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PROVIDENCE, R.I. (WPRI) — Some invasive species are putting our local forests at risk, according to the R.I. Department of Environmental Management (DEM).
The spongy moth — formerly called the European gypsy moth — has wreaked havoc across the state in past years, and it’s not alone.
“I’m looking for bare trees, sickly trees, discoloration and stuff like that and that’s usually what cues me in for what I need to look further for an outbreak,” said DEM Forest Health Program Coordinator Alana Russell.
Russell conducts statewide aerial surveys looking for potential threats to our environment.
“The important thing to consider is monitoring your home and monitoring your population,” she said. “In order to act on a spongy moth outbreak we need to know we have elevated levels so intervention isn’t always needed.”
The spongy moth has been spotted in other states this year, but so far, not may have been seen across the Ocean State.
“[Instead] we have an abundant pollution of the winter moth – that’s another invasive caterpillar from Europe but it feeds a little earlier than spongy moths,” Russell said.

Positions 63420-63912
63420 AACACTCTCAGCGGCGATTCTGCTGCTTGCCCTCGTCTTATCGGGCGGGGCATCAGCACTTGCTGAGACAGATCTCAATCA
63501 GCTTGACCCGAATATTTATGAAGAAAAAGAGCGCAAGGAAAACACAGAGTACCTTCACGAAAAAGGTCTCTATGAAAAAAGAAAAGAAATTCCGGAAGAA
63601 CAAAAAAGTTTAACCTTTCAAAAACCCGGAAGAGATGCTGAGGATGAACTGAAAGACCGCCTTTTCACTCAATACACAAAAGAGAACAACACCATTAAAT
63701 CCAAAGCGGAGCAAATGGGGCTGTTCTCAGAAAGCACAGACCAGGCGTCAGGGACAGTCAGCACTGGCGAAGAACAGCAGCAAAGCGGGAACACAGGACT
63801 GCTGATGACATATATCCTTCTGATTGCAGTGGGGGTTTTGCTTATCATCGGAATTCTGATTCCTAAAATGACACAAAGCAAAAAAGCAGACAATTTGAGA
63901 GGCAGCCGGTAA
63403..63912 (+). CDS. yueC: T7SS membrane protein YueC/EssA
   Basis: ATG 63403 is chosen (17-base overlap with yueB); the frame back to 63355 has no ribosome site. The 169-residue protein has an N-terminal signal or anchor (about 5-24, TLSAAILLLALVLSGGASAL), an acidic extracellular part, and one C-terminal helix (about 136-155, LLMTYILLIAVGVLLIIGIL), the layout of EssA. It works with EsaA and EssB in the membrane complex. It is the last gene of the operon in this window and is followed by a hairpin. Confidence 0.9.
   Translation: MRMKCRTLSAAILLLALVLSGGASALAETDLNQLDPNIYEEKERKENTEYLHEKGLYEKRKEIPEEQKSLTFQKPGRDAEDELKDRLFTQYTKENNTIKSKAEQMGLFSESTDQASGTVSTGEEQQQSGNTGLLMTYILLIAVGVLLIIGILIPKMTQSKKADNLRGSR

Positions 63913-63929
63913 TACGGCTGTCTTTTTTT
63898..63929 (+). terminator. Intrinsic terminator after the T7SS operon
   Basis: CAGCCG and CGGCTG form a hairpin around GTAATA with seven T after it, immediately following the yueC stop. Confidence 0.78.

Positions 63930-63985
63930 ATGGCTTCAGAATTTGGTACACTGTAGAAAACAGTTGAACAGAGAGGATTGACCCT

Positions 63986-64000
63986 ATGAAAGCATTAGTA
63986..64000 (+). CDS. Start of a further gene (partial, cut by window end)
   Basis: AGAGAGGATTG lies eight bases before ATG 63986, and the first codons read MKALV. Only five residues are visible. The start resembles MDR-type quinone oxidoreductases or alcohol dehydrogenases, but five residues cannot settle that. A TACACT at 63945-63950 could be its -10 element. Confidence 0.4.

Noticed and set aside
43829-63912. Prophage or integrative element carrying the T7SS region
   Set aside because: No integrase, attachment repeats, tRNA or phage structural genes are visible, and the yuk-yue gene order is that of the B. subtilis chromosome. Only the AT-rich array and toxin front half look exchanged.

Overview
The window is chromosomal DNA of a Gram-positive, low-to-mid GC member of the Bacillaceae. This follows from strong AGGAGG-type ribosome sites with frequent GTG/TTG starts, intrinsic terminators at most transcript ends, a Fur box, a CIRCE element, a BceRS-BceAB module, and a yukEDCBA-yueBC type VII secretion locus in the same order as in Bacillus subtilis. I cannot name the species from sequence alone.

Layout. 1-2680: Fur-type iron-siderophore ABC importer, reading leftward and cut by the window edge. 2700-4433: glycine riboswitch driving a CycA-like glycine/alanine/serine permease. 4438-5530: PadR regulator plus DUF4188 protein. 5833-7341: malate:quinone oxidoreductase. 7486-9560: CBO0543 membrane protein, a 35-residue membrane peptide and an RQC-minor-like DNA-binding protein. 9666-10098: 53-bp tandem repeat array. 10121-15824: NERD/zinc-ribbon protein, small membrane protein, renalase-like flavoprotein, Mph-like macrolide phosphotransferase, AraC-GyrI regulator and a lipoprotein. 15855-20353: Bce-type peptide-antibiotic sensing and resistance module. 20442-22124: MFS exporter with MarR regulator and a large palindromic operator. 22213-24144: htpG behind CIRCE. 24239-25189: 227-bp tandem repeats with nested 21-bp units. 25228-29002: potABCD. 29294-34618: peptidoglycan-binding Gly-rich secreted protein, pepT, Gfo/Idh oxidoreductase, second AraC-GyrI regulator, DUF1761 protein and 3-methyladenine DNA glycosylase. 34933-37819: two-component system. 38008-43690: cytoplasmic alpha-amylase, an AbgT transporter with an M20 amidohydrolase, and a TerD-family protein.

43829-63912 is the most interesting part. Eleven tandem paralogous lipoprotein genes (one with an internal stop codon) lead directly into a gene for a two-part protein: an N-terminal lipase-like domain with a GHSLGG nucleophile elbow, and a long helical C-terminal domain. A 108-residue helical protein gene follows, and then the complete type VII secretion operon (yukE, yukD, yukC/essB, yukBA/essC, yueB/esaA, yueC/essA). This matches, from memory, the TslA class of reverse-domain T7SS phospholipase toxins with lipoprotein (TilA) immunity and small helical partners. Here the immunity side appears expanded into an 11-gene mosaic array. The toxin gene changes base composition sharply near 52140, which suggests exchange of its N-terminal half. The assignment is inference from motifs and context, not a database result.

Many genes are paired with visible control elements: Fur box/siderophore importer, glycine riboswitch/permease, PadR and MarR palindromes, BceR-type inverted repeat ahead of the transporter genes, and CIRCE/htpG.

Winter moths are finishing up their feeding season while spongy moths will continue into late June, according to the DEM.
Russell is warning homeowners of the types of treatments that could cause more harm than good.
“There are a lot of native species that feed on our trees, especially our oak trees so if were doing any management we could actually be doing harm to our native species,” she said.
Another relatively new threat, according to the DEM, is the emerald ash borer — a beetle that feeds on bark and was first discovered in Rhode Island in 2018.
Experts say that species have a natural enemy, the parasitic wasp, which is harmless to humans but deadly to the emerald ash borer.
“We’re hoping in the long term we see small ash trees recover with these beneficial wasps that attack the emerald ash borer,” Russell said. “Not all the activity you see on our trees is bad activity it’s all a part of a healthy ecosystem.”
Russell said she is now supporting research that uses modeling and remote sensing to try and predict when and where spongy moth outbreaks might occur.
If you see an invasive species, you can help the DEM by reporting it online.
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